But I said, okay, I'm doing fine and actually on ly allowed myself to do five because I'm kind of doing experiments, trying to prioritize what I did. And so once I was done with that five, like then I could I could schedule and say, okay, you know, and I didn't do it today, but I could say, ok, I'm going to play an hour and a half or two hours of video game, right? And I find when I've done that in the past, when I do something like that, I don't feel guilty when I'm playing the game because I've purposely planned to do that.

And this is marla or I can enjoy this time because I can actually look forward to it. You know, the one of the things that I always like to say is that time is on ly wasted when we do what we don't intent. So, like, you know, you could say that you that we waste a lot of time watching netflix air, you know, watching tv. So but you know, if you plan it, it's not wasted because you planned. It's a waste when it's like you're supposed to be doing something else and you get distracted and start playing this video game.

And it's like, but if you've planned the time, we're like, you know what I did hire is my work and then I'm going to plan to take an hour or two hours a game or watch a movie or something like that. Then you kind of give yourself the freedom to not feel guilty about it. So that's kind of what I've what I've kind of figured out, and that's helped me a lot. And the same thing with the work, too, because, you know, a lot of times when I was in that real hustle hustle mode I would I would always feel guilty, like I'm not doing enough work.

Once I started limiting and say, ok, you know, here, you dude, I was doing, like, ten pa midori a day was was my my plan. Then it was like, okay, this is all that I can dio and when I'm done with this, I'm done. I've done enough. This is what I was planning on doing and I can I can feel good about that. And I think that's important. You gotta have some kind of time boxing some kind of schedule so they could know, you know, because I think we'll want strategies, things that we did.

It was like we make these lists of things that we want to get done in a day and we don't like we can't control that like things take for amounts of time, that's variable. And so we feel guilty. We kick ourselves. But if we have something fixed, like, you know, the thing that you can control is like if you have eight hours in the day to work and you say, I'm going to work four hours solid, you could control that you can absolutely do that and and then you could be okay with that.

And you can always hit that objective every single time, right? Because there's nothing in that that's out of your control. And so that's what I tried to try and take the things scheduled them, you know, time box. Then whatever I could do to make it so that there's, you know, things don't bleed over and I don't don't feel that guilt. So it's always planned, like the subject you plan is never waste, never waste of time so I heard a statistic that for several decades now, half of all programmers in the world have less than five years of experience.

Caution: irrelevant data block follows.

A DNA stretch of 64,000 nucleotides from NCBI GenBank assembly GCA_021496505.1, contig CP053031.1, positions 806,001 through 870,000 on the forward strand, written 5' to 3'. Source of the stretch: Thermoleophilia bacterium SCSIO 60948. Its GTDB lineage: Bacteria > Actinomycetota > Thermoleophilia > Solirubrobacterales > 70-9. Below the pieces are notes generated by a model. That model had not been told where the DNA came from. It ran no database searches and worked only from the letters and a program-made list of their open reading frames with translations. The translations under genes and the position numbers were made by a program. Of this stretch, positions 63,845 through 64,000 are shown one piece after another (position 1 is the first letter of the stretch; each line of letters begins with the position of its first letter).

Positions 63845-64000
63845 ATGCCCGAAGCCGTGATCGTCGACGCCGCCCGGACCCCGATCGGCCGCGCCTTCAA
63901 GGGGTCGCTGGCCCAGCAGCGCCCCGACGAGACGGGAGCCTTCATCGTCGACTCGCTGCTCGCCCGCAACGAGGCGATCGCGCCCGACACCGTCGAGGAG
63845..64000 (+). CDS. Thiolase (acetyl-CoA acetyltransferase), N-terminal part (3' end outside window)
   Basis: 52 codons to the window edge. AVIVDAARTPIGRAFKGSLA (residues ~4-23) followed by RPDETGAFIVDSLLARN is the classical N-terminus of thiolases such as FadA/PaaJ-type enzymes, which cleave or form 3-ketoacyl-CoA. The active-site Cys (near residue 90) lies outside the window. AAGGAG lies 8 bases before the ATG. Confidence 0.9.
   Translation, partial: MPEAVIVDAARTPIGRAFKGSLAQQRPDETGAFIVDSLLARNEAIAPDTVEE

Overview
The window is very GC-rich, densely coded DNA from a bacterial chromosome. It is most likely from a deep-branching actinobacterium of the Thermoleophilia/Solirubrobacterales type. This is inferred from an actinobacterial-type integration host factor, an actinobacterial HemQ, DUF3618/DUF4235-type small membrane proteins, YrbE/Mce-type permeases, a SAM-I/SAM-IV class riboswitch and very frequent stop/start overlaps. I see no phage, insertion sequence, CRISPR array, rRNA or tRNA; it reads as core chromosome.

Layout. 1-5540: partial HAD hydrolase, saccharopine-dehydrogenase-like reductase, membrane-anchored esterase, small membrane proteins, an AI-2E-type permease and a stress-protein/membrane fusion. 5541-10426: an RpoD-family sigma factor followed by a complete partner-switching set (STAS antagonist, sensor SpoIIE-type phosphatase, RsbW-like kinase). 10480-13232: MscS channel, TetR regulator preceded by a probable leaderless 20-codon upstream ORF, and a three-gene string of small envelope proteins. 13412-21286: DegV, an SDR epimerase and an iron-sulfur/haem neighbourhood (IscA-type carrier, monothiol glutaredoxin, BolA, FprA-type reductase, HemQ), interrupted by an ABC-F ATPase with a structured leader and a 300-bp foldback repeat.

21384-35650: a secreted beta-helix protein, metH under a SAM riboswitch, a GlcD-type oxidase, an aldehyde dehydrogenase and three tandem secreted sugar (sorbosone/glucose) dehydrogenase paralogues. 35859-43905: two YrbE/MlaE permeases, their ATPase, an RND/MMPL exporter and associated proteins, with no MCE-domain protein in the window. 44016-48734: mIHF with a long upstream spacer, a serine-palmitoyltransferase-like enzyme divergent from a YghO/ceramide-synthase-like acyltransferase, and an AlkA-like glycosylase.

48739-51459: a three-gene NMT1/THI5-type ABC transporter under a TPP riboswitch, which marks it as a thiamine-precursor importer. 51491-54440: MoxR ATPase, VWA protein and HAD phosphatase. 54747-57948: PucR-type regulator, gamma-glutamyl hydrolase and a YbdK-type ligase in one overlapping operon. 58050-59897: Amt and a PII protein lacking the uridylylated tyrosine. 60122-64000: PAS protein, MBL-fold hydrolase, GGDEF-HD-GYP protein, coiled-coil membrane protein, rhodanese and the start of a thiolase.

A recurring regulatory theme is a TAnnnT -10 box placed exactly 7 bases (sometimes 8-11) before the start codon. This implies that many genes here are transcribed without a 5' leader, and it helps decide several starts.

I think uncle bob said that or something like that, but it's not surprising. I'm guessing it's possible. The statistic that is, because of the drastic growth in the industry, of course, yeah, but a growth that won't last forever. Unless so do you think that we're close to a point for this growth and specifically, probably developers, software developers, software engineering, whatever will slow drastically.

That's a good question. I don't I don't think we're going to slow down any time soon. Hear I? Well, here's what I would say is that it seems inevitable to me that that programming, like the basics offer development skills will become just sort of a basic skill, just like mathematics in reading, writing and writing because it's so fundamental, right? Like every job, every everything. There's not a single job that can't benefit from automation, and and you can really just say programming equals automation.

That's all that programming is right is it's just just automation. And so you know what? Job doesn't have a workflow that couldn't benefit from some kind of automation and more and more people that it's becoming more of a basic skill. It's a good way to look at the world, right. And if you look at it today, I mean, even you look at some of the things that that are taught in general education, and it's like algebra, which is like, I mean how I mean use algebra is definitely in your life, but not ah, huge amount and then even, you know, you know, pre calculus calculus.

We're getting two things that, like, who even really uses that. But it's taught, right? So so why's softer development? Not when that's like. I mean, if you if you have some for development skills, you take any any any worker, any bob, and give them some softer development skills. They're going to figure out a way that you they were like, oh, I could, you know, do this. It's going to be useful for sure. So I think what we'll seymour is that it'll become mohr of just kind of the base level of society.